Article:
Garth Turner, the Housing Crash, “Liar Loans” & More
Predictions of a Canadian housing crash have been unsubstantiated and have emanated largely from one man: Garth Turner.
So says Jay Bryan in this story from the Montreal Gazette.
In not so many words, Bryan suggests that Turner is more of a book promoter, and less of a real estate expert or economist.
We’ve spoken with Turner before. He’s a truly gifted writer and is always congenial with us by phone. But he is a polarizing figure to many.
Ignoring his unrealized housing crash predictions, Turner has made a fair share of other mortgage-related statements that industry experts question.
One example is Turner’s opinion on stated income mortgages. In speaking with Garth a few weeks ago, he unapologetically vilified stated income mortgages, referring to them as “liar loans.” (Stated income programs allow self-employed individuals with complex business incomes to qualify for mortgages).
He warned that stated income borrowers face a high risk of scrutiny from Revenue Canada. He says it’s because applicants are declaring more income to lenders than they are declaring to the government.
“CRA is going to audit every one of these CMHC self-declared mortgages,” he told us. “You just count on it.”
That statement surprised us, so we asked CMHC about it. CMHC stated that they cannot share application information with CRA. CMHC spokesperson, Charles Sauriol, wrote, “CMHC is subject to the Privacy Act and must not disclose borrower information obtained from Approved Lenders to third parties.”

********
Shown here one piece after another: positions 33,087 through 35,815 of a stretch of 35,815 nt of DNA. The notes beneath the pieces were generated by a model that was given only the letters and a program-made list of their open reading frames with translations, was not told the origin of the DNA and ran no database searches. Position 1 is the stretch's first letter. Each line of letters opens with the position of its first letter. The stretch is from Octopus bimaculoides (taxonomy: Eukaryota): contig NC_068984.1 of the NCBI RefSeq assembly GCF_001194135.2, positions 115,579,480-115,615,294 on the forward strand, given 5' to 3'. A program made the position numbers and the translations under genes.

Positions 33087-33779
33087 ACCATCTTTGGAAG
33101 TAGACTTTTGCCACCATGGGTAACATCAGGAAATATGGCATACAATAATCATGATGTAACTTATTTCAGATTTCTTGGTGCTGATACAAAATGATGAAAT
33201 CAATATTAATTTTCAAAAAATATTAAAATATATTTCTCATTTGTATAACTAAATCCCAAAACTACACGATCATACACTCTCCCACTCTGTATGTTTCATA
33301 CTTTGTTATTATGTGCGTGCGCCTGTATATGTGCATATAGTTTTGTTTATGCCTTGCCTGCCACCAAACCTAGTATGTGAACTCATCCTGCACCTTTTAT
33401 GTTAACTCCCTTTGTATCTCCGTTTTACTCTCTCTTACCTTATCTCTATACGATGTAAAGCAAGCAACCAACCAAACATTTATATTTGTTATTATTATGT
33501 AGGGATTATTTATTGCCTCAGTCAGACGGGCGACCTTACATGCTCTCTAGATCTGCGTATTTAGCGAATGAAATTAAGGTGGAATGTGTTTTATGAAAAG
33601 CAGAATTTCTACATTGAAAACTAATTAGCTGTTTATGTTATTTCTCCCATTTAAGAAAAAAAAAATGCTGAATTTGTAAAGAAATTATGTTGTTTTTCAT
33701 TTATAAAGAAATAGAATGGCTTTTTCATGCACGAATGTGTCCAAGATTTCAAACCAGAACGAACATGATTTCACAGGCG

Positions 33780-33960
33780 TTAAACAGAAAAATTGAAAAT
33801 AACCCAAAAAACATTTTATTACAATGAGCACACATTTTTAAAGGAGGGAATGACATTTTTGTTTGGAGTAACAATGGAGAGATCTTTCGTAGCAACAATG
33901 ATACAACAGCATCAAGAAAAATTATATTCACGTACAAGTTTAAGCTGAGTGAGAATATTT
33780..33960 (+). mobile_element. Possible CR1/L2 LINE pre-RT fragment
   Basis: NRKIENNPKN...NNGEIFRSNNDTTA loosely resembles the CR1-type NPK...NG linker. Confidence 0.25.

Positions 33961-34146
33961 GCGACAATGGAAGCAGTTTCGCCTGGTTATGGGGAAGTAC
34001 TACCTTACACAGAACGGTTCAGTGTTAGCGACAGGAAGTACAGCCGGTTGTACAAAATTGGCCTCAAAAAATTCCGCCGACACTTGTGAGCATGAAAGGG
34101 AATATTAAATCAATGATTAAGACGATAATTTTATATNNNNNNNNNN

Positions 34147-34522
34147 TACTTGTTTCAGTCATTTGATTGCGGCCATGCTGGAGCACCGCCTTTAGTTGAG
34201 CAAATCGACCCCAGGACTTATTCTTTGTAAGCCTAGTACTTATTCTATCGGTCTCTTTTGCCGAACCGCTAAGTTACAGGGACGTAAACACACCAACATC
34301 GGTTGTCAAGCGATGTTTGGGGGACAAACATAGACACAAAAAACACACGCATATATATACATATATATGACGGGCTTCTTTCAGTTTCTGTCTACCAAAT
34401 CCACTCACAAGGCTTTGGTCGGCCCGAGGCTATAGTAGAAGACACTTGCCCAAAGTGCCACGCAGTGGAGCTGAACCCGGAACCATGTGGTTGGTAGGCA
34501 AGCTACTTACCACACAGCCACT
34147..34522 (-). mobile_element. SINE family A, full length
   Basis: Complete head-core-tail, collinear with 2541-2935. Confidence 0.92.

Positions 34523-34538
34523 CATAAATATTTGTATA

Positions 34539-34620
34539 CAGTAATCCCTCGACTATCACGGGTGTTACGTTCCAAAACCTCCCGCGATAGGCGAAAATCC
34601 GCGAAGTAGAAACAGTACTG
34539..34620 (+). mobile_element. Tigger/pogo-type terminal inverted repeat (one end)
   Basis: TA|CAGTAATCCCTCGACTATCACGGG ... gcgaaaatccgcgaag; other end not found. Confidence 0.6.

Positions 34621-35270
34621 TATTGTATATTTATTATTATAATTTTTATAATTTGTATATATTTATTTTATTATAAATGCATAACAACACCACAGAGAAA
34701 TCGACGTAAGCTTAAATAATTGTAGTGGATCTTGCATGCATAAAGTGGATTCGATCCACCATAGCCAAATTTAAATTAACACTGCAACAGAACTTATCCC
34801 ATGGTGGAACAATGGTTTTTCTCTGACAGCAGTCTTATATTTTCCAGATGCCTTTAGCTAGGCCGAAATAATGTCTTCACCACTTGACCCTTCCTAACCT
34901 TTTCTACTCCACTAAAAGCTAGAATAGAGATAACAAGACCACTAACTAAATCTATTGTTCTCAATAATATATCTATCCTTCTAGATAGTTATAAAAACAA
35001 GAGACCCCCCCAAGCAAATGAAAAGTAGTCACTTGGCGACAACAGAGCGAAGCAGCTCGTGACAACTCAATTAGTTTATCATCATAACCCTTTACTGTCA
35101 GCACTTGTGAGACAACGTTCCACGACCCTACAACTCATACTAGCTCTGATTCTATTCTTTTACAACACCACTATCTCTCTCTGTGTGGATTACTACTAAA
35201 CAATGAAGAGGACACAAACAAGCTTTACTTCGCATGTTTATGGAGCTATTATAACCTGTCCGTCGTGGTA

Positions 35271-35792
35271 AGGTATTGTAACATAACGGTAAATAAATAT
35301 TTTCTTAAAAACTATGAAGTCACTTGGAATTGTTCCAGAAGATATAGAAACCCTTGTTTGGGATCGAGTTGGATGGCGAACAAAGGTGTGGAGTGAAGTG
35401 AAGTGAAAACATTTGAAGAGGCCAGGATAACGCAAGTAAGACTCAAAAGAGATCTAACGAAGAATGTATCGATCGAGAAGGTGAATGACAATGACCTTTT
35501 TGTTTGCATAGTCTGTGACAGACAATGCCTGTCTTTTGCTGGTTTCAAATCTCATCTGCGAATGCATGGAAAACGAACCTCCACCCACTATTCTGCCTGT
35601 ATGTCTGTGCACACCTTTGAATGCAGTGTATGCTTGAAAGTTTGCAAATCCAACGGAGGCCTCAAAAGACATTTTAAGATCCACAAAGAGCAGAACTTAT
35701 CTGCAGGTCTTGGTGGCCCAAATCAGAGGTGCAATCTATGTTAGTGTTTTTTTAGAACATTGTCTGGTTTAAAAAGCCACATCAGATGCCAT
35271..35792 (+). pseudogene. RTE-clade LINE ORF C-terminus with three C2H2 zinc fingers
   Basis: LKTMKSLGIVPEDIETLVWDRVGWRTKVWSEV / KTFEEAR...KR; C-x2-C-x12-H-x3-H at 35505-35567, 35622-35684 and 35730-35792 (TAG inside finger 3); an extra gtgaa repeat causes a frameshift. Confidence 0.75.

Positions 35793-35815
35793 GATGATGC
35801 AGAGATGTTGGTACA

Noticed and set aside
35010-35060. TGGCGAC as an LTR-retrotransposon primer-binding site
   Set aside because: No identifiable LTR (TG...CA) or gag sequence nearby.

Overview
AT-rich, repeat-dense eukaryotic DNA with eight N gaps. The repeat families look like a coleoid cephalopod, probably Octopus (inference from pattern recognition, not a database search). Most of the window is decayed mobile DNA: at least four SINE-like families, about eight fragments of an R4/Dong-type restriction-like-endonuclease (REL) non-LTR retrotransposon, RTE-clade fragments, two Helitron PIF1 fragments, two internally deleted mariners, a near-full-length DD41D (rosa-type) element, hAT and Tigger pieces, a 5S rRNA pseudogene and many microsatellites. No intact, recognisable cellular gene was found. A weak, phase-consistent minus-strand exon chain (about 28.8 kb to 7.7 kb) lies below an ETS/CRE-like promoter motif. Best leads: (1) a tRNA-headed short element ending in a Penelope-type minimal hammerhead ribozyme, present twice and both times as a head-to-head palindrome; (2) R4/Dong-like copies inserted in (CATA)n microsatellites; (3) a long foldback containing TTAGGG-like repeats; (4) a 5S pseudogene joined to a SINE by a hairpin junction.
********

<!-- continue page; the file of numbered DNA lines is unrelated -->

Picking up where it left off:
Another example of a Turner claim that we haven’t been able to substantiate relates to down payments. In this article, Turner says “nine out of ten new mortgages are high-ratio.”
That seemed counter-intuitive given our recollection of the numbers, so we decided to confirm with Will Dunning.
Will is one of Canada’s foremost authorities on mortgage statistics. He told us that CAAMP’s “fall 2010 survey data provides an estimate of current loan to value ratios. Among new mortgages initiated in the past year 53% have 20% or more equity and 47% have less than 20%.”
The difference between 90% and 47% isn’t exactly a rounding error, so we asked Garth where he got his figures. He said he “doesn’t have a source.” He apparently derived that number from some industry executives he spoke to a while back.
This isn’t meant to say that Turner is not right about a lot of things. But, everyone’s got their own agenda and being quoted in the media doesn’t make a person infallible. Nor does it ensure that all of one’s published facts are correct.
Rob McLister, CMT
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